Hello! We’re Izzy and Jenny, both MA students at the University of Manchester taking the History of the Book course this semester. The course is run jointly by the University and John Rylands Library, so we’ve had all our seminars this term in the inspiring Christie Room, as well as making a trip to the medieval library at Chetham’s School of Music. As part of our course we’re both completing projects on individual manuscripts: Izzy is working on a 15th century medical manuscript, Jenny a 17th century miscellany. Both are very unusual; written in many hands, with some pages missing or even upside down.
To help us find out more about our manuscripts, particularly the binding and other physical features, Collection Care Manager Caroline Checkley-Scott and Collection and Research Support Manager John Hodgson kindly met with us last week in the Rylands Conservation Lab. The session was extremely useful in illuminating some of the significant issues of our manuscripts, as well as offering us some answers to the queries and questions we’d been forming in our research. We had the chance to look at our texts under the lab’s high-tech equipment, while Caroline was able to show us a demonstration of different informal bindings. We were definitely glad to have made a visit to the lab this semester, even if we were interrupted by a rogue fire alarm! Our research has certainly benefited as a result.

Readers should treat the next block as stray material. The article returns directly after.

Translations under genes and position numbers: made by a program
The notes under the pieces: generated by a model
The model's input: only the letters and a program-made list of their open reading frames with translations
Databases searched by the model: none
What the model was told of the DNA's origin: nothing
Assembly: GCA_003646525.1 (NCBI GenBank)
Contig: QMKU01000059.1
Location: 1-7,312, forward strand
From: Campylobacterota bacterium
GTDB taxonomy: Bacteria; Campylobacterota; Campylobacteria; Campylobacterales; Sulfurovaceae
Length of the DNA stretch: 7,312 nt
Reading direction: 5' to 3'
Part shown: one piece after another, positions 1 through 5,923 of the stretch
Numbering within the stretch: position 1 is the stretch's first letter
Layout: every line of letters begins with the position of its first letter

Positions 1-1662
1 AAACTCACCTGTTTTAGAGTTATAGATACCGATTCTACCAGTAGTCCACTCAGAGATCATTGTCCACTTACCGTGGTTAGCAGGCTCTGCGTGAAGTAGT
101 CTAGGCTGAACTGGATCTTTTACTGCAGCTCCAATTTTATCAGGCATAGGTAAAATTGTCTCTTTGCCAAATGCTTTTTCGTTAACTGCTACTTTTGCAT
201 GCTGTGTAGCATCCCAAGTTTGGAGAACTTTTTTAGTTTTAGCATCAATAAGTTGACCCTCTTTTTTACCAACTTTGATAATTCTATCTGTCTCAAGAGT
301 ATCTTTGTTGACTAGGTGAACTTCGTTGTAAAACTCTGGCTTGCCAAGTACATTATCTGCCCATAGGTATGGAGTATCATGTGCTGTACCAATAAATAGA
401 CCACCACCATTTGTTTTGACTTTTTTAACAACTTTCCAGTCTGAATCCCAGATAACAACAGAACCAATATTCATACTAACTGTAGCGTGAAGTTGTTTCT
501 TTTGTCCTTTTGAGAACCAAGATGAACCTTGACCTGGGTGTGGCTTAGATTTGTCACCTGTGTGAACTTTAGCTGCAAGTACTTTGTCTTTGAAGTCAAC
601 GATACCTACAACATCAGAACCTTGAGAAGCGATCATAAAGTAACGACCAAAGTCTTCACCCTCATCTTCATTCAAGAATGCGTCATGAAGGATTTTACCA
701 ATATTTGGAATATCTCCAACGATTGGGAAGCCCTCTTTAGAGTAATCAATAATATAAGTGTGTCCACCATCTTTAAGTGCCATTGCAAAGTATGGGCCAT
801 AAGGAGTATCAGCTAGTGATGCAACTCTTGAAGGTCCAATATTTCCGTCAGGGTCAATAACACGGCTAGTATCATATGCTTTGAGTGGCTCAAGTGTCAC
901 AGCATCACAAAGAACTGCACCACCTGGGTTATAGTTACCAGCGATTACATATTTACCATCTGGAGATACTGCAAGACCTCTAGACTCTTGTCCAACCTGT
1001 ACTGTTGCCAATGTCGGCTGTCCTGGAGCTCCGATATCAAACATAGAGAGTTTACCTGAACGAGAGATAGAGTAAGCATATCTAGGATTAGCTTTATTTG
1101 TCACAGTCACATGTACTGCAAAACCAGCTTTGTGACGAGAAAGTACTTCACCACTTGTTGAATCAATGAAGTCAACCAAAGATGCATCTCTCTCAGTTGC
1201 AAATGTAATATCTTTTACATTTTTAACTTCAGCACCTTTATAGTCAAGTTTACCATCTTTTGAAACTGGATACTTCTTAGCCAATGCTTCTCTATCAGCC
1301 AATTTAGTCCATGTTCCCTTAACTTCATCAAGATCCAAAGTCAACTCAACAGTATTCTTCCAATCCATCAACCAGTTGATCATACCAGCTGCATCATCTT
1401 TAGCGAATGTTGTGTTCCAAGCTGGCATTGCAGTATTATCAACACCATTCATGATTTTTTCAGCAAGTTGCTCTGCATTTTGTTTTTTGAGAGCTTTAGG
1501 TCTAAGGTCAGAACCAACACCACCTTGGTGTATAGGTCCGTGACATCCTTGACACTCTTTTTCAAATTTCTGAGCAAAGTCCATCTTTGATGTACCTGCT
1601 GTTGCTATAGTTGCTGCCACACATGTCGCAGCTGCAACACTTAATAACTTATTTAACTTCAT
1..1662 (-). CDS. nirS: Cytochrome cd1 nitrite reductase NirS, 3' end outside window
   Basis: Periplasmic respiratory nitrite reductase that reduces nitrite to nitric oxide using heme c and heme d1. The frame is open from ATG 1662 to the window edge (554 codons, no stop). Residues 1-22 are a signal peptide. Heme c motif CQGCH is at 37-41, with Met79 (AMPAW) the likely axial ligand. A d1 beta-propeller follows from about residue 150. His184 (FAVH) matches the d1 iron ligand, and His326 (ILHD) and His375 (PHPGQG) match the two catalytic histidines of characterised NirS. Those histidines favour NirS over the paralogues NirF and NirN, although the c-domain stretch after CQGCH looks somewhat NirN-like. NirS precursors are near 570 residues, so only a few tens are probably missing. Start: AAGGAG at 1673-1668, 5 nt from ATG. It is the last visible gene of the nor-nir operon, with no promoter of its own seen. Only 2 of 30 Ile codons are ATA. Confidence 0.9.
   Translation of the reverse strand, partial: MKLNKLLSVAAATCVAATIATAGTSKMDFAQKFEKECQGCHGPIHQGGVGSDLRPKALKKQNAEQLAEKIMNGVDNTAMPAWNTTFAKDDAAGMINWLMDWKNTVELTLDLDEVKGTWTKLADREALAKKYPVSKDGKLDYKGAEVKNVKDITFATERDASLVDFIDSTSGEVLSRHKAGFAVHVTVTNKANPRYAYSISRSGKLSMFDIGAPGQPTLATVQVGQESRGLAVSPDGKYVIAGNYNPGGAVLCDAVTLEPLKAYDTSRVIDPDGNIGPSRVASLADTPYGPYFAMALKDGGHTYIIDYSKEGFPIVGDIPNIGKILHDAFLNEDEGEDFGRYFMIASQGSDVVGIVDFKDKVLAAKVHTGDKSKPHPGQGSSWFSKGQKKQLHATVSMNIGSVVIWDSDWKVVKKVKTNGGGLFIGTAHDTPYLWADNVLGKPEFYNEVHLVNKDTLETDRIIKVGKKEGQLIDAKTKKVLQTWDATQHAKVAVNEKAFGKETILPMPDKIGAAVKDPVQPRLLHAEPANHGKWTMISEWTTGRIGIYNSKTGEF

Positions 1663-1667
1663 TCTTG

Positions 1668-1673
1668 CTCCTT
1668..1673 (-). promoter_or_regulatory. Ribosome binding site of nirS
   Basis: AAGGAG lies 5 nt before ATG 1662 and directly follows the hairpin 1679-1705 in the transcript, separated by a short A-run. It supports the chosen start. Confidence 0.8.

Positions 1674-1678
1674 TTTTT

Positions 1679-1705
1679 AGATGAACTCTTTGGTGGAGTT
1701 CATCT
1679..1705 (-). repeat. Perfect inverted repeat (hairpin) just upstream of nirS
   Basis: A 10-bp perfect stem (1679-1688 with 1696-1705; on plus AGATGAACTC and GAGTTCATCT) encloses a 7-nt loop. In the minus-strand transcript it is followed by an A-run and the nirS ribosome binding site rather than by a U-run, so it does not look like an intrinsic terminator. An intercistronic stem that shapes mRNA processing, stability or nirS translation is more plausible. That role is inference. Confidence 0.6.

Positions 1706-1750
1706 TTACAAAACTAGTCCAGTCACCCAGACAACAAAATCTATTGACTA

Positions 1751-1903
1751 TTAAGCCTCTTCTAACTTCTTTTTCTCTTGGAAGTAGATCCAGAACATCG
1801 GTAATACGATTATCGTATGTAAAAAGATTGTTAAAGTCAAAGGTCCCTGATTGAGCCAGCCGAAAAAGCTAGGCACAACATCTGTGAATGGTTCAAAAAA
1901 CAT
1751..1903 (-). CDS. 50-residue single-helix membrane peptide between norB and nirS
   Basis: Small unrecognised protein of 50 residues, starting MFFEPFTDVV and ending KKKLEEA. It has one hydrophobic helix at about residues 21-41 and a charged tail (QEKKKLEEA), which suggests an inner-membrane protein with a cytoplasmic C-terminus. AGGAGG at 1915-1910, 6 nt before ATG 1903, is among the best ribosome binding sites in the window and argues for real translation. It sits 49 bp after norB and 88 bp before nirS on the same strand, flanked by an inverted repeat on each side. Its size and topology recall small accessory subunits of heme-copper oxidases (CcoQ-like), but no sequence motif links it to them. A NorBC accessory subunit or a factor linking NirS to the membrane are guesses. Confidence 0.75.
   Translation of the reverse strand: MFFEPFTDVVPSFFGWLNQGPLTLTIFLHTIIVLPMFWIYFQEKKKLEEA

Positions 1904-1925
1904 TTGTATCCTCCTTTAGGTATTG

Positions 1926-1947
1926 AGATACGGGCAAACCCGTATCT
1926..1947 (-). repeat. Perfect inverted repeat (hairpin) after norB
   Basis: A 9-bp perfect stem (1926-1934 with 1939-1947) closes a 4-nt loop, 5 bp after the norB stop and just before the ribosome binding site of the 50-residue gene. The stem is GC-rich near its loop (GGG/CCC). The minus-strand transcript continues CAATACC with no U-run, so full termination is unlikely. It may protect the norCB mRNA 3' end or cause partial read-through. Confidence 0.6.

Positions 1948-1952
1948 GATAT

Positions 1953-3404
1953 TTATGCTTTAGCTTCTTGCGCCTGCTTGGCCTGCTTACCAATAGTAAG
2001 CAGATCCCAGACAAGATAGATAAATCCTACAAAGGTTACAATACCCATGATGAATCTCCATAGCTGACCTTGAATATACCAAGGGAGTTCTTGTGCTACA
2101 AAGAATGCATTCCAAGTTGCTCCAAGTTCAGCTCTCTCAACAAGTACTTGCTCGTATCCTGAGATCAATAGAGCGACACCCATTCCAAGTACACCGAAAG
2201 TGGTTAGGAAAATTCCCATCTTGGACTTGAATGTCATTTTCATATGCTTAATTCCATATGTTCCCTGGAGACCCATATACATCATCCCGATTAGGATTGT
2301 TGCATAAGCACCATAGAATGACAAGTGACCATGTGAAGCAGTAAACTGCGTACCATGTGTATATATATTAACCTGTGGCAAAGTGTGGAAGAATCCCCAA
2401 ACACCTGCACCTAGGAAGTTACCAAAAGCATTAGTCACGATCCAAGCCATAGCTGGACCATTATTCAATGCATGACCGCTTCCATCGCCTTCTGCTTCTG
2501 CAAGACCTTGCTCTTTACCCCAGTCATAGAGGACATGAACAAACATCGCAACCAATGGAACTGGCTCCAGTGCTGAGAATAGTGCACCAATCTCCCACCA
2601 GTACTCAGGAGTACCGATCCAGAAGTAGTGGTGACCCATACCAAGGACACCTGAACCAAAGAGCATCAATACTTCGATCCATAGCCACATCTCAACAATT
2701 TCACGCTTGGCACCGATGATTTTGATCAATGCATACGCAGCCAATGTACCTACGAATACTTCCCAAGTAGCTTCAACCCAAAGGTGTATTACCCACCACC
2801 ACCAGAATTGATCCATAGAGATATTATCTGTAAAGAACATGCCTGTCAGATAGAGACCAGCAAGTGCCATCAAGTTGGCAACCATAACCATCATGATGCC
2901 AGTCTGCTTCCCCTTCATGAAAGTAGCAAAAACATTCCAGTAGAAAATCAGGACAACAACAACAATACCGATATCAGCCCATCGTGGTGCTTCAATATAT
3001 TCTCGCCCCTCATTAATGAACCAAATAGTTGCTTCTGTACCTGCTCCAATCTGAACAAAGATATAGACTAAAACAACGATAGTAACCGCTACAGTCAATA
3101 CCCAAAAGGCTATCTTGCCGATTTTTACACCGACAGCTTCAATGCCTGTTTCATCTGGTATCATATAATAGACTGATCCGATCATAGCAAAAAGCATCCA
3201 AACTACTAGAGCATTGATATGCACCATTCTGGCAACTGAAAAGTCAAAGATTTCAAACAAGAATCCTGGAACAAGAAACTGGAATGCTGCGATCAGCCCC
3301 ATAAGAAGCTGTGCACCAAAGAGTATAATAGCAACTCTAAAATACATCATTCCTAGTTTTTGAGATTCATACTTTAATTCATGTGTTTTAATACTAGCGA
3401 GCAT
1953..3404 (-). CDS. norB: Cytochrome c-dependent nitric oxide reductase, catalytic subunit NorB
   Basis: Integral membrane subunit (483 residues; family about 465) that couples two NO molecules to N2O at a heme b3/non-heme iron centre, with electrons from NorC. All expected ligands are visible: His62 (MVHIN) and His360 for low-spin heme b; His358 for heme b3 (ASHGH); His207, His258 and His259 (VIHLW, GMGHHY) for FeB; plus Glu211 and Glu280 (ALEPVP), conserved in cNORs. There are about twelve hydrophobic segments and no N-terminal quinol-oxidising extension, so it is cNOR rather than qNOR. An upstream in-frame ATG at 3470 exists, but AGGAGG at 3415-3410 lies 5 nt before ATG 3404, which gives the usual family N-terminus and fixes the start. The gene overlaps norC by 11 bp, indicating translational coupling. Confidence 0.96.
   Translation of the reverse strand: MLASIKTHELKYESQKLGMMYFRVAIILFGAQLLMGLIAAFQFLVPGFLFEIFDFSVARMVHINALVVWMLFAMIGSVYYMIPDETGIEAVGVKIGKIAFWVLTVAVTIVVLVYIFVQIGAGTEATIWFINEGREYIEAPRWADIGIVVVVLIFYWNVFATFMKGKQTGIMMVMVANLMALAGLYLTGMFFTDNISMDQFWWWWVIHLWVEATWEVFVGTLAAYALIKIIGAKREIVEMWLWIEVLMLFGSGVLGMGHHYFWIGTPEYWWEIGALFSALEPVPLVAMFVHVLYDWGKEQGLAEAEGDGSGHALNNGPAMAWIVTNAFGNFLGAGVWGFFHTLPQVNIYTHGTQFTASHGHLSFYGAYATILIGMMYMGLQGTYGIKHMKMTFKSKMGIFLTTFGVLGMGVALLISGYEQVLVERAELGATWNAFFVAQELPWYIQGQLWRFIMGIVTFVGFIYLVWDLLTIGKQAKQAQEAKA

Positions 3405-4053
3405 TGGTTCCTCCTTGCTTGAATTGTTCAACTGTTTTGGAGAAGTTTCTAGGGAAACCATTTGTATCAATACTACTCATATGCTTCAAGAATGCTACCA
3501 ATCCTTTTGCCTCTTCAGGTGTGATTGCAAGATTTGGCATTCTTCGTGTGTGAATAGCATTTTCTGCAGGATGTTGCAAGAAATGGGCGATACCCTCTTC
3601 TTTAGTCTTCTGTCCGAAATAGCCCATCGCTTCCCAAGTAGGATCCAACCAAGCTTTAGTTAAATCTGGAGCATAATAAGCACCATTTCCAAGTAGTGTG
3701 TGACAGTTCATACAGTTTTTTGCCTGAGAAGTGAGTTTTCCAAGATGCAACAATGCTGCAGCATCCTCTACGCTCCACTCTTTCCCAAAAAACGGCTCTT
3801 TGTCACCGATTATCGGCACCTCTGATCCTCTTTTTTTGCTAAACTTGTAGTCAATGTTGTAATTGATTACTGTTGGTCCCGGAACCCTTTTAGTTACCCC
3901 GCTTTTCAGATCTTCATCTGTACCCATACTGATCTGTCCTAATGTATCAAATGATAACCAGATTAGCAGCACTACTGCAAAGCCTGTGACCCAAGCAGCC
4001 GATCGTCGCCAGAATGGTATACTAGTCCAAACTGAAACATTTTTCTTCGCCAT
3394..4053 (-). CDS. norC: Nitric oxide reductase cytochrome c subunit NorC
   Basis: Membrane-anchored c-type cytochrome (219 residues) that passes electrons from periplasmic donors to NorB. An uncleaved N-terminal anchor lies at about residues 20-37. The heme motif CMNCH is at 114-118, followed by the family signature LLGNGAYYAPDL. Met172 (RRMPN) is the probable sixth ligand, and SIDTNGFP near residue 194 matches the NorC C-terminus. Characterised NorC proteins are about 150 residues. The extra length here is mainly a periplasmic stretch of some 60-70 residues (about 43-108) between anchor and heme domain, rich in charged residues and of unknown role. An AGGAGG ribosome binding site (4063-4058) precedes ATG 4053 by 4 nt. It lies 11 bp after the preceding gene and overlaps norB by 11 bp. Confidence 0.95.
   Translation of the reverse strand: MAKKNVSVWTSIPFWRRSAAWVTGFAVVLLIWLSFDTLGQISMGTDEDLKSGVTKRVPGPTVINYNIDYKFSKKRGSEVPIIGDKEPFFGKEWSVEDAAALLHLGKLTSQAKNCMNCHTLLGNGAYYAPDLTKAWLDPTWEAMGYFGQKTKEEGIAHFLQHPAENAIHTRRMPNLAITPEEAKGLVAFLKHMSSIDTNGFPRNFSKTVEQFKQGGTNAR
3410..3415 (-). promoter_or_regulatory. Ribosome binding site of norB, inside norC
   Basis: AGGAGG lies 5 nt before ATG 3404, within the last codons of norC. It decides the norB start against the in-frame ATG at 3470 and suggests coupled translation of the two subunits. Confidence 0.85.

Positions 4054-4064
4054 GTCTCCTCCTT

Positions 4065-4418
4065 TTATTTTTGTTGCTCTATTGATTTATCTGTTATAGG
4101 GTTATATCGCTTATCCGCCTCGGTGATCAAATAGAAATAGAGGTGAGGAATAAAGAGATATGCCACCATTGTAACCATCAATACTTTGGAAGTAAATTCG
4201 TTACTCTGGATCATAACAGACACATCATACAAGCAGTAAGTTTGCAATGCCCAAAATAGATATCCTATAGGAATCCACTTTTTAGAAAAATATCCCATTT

During her work Jenny unearthed a testament to a child’s Christmas in the 16th century; we thought it would be nice to share it with you as the festive season draws in.
‘A Lawyor is like a Chrismas box who ovor looses ho gifts’ writes a child in English MS 410, celebrating the Christmas season with a touch of festive mirth. In this unpretentious octavo volume, a child has been given a page to tell jokes and has written out a selection of his favourites in his best handwriting. This single page is perhaps evidence how a family miscellany was built; a process of gathering together a community’s favourite witticisms, jokes and sayings to create a notebook that commemorates a group of people reading and writing together. This child’s Christmas joke, written in neat if childish script, is typical of a manuscript full of people’s “best work” and serves to add a personal touch to what is, unfortunately, an anonymous text. To read this light-hearted entry alongside to some of the more sophisticated, serious quotations, is to remember that reading and writing was a communal activity in this period, and to shed light on the more popular, jocular tastes of readers living in the age of Jonson, Shakespeare and Donne. Even if the punchlines have lost some of their force since 17th century (or perhaps I just don’t have a Renaissance sense of humour), this page allows us a peak at childhood joys that have remained the same over the centuries: jokes, and the excitement of Christmas.
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